Price comparison from over 24,000 stores worldwide
It’s a tedious task to take your old photos in an album or box and convert them to a digital format by using a scanner. In recent years, mobile apps like Unfade, Photomyne, and Pic Scanner have taken some of the friction out of this process by automatically cropping, enhancing, and organizing prints. But those apps share a singular limitation: No matter how good the smartphone camera, it can’t compete with a decent hardware scanner.
Photo scans fast
Epson’s new FastFoto FF-640 ($650; available on Amazon) offers a higher quality approach, combining sheet-fed duplex color scanner hardware capable of 600 dpi optical resolution with Mac and PC software for organizing and enhancing photos in a single step, optionally restoring faded colors, removing red eye, or adjusting brightness, contrast, and saturation.
The scanner loads up to 30 prints at a time, churning through them in as little as one second each at the default 300 dpi setting. Preferring higher quality for digital posterity, I chose the 600 dpi option, which roughly triples scan times, producing larger JPEG files suitable for cropping or other manipulation. (TIFF, PICT, or PDF files can only be output from the included Epson Scan software, which lacks FastFoto’s automated nuances.)
When you initiate a scan by pressing the blue button on the front, FastFoto prompts you to enter a year, month, and a brief description for each batch of photos. This information is used for the resulting filename, as well as storing tags and metadata to automatically organize scans into the proper date in your library timeline. You can even grab handwritten descriptions from the back of prints in a single pass; those are saved as a separate image.
After scanning, you can add more photos to the same batch or view results from the Finder, Preview, or Photos. As an iCloud Photo Library user, my favorite feature is how FastFoto can be configured to automatically import batches into Photos, so scanned images are then synced to all my devices within moments. Scans are also saved to the Pictures folder, so if you’re all-in with Photos like I am, you’ll want to manually purge these unwanted duplicates after each session.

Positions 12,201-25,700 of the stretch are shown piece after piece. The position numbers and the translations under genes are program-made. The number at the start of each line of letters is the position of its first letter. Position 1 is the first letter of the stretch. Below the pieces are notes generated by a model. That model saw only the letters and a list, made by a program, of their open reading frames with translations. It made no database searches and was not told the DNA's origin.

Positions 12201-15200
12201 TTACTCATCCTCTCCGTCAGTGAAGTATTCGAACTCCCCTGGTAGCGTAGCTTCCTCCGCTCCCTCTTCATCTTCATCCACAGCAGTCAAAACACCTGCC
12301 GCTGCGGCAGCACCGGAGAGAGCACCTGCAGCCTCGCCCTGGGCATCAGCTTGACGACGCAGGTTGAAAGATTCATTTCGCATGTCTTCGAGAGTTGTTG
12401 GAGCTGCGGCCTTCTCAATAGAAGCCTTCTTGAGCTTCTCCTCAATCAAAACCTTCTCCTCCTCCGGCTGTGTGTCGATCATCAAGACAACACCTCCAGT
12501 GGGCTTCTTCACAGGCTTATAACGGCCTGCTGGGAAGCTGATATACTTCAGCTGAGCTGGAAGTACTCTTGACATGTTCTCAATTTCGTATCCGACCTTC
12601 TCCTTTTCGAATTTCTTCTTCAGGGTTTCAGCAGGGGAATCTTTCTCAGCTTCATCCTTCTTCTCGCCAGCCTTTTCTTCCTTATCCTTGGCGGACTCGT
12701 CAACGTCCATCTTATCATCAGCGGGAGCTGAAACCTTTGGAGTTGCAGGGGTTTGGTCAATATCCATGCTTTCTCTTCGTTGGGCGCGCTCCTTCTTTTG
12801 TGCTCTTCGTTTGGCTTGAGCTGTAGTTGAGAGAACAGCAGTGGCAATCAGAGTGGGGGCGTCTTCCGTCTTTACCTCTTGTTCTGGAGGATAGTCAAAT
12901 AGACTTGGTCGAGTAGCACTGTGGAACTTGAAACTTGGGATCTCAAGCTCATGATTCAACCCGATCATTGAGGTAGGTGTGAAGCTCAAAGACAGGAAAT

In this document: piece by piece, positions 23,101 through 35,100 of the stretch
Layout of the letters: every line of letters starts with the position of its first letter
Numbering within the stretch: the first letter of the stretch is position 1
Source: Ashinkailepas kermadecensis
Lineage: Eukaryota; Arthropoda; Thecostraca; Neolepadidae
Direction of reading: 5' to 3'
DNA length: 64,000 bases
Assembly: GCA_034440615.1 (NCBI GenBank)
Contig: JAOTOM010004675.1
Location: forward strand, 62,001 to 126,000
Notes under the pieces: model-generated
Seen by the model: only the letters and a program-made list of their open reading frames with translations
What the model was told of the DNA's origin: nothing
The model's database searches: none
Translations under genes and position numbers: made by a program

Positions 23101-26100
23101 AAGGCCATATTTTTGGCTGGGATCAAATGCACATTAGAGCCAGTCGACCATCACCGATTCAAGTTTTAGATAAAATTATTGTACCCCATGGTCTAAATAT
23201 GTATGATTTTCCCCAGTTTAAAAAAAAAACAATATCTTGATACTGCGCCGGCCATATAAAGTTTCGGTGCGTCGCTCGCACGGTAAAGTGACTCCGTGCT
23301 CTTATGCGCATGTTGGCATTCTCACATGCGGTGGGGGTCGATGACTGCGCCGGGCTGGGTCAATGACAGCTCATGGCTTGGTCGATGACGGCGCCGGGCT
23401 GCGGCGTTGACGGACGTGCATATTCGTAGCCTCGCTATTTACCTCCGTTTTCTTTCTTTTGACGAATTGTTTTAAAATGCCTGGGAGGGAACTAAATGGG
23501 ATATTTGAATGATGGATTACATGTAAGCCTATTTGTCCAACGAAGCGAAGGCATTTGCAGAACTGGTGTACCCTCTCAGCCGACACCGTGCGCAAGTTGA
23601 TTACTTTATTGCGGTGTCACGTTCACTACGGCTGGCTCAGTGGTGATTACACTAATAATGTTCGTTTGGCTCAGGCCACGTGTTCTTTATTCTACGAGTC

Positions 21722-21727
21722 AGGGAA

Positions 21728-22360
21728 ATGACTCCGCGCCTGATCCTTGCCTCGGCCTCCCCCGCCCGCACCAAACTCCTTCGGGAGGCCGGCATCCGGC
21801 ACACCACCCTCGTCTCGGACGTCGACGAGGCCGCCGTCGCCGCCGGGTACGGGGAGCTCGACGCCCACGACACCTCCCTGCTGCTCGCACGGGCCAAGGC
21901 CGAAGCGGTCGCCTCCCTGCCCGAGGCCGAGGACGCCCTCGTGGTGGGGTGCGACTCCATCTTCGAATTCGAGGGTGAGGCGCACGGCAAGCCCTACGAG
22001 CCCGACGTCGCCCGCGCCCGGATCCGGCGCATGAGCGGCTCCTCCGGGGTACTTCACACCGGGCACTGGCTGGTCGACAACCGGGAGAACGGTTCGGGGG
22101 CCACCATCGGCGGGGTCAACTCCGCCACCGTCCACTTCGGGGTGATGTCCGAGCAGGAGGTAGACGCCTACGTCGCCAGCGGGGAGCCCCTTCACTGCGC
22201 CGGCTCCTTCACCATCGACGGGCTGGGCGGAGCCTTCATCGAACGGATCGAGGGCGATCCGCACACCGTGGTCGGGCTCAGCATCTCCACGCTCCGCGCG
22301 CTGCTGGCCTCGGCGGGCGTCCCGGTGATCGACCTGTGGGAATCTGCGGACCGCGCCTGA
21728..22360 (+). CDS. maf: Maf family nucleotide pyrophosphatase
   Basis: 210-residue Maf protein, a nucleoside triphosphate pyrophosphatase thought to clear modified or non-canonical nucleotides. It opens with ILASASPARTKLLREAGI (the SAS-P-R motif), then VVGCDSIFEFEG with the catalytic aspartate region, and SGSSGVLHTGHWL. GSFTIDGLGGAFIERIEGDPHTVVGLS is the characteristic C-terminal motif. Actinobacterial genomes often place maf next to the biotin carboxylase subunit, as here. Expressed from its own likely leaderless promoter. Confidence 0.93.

With the FastFoto FF-640, scanning stacks of old prints is not only more fun, but can now be done in record time. Hardware and software is intuitive and easy to use — I never consulted the user manual even once — but there are a few things that make the experience a little less magical than it could be.
First is the price: At $650, the FF-640 is more expensive than the similarly-sized Fujitsu ScanSnap iX500 ($495), my favorite document scanner. (To be fair, photos are a weak spot on ScanSnap.) Epson’s build quality isn’t as good as the iX500; the FF-640 offers the same chintzy plastic construction as recent all-in-one printers like the WorkForce Pro WP-4530 (which I also own).
FastFoto also requires a wired USB connection to your Mac or PC. There’s no wireless mode, which means no scanning to companion mobile apps or direct to the cloud; you can connect Dropbox and Google Drive accounts to automatically upload scans as they’re made. The FF-640 also works as a decent document scanner for creating searchable PDF files from up to 80 pages at once from your favorite software or the included Epson Document Capture.
Cost aside, the FF-640’s biggest weakness is the frequent need to clean the scanner bed. Even after wiping prints with the included cleaning cloth prior to scanning, the resulting images often displayed vertical white lines resembling scratches, which appear to be caused by residual dirt on the rollers.
If you have boxes of old photo prints and can’t commit to the time it takes converting them to digital, Epson FastFoto FF-640 makes the process effortless and fun, but you’ll pay a premium for the convenience.